One of the most grueling hikes in the Mt. Hood National Forest is a hike called Devils Peak Lookout. It provides over 3200 feet of elevation gain and is a 8.2 mile round trip hike. The hike is pretty much straight up and straight down. It’s also like doing heavy squats up and then heavy lunges down. The only rest time available is when you decide that you need to take a break. You can also expect to feel like you have 50 charlie horse running through your legs for at least 5 days. You literally won’t be able to walk normally for almost 5 straight days. If you don’t believe me, go ahead and make the hike and then you will. By the time you get half way down from the trail, you will start to really feel the pain shooting through your knees and quads. You can rest anytime you want but unfortunately, you are only putting off the inevitable. I usually rest about every mile or so and then snack a little bit in order to recharge. The hike itself is amazing with fantastic views along the way as well as spectacular old growth forest the entire length of the hike. The photo that I posted is just one of the millions of photo opportunities that you will find throughout the entire hike. There are several areas where you will be able to walk across some really small trickles of water but the best part is it provides the opportunity to cool down. I normally drench myself as much as possible since I’m usually sweating like a pig even though 90 percent of the trail is completely shaded from the sun. The name of the trail is actually called Cool Creek Trail but you don’t actually hike along or near a creek. I don’t think any of the small brooks that you will see actually pass as a creek. This is especially true since they pretty much dry up during the summer months. However, it did rain the morning I made the hike so I was able to find some trickling water at one of the spots. There is also a creek where you park but it’s called Still Creek. If you’re training for a serious climb, I would highly recommend this hike but if you’re only looking for a easy or moderate hike, I would recommend that you avoid this trail. There are plenty of other hikes available within the Mt. Hood Wilderness area. However, this hike has it all! Awesome views of Mt. Hood and Jefferson, salmon berries, Oregon grape and rhododendrons. You may also see several different species of alpine birds.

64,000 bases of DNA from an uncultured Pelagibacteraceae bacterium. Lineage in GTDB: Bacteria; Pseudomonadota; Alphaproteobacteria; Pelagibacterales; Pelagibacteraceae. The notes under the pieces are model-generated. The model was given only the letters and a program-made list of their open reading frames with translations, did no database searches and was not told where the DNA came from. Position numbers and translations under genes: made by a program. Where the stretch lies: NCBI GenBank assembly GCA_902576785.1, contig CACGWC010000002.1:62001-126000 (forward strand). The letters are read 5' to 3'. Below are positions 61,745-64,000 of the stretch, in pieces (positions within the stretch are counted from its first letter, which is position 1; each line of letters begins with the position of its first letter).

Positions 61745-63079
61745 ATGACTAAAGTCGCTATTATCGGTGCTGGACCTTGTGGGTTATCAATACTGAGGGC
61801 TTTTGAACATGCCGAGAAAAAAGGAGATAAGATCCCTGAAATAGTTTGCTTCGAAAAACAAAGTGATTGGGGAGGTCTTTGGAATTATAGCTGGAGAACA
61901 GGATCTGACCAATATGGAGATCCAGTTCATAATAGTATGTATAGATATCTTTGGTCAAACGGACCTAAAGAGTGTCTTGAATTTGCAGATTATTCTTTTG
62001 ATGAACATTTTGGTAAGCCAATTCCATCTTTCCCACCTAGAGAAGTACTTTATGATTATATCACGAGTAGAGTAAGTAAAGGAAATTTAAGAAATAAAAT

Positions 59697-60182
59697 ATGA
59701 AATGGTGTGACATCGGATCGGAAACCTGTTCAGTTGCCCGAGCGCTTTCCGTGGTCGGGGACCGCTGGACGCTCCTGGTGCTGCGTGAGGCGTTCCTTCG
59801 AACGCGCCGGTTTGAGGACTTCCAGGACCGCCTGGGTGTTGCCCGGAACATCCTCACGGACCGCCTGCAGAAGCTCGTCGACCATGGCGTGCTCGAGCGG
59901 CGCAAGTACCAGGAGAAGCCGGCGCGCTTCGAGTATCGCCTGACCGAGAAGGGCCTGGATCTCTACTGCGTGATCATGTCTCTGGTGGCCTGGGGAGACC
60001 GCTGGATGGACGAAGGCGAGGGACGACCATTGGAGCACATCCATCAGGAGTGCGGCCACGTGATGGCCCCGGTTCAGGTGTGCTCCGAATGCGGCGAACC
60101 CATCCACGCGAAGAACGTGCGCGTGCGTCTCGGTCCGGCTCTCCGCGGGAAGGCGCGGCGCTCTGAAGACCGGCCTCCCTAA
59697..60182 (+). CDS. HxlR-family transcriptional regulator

Mt. Rainier is one of the West’s most visible and prolific volcanic mountains and if you’re planning a visit during the month of September you can be sure to have the time of your life. The best thing about visiting is having the opportunity to watch some of the most awesome displays of Mt. Rainier devouring clouds that venture too close to it’s summit. The mountain can literally suck in a cloud and completely disperse its energy. As you can see from this photo, the cloud is spinning around the summit like a flushed toilet bowl and it’s just about to be consumed. I first noticed the cloud when it was over 10 miles away but as the morning turned into afternoon the cloud was beginning to get sucked into the mountain. It literally spun the cloud around until it was literally consumed. It was very entertaining and awe inspiring to watch this phenomenon. I would highly recommend a visit during the month of September since school has started and the peak summer season is over. The crowds are almost non existent, which is in itself the most important reason to go in September. You will also almost be guaranteed sunny and warm temperatures with lots of sunshine. You will also have a great opportunity to see black bears foraging for food as well as elk and deer. The late summer foliage is in full display and the wildlife is unbelievable. Also, since the mornings and evenings are much cooler than during summer, most of the wildfires are mostly contained or completely out. This will allow for cleaner air, skies and longer views of the wilderness.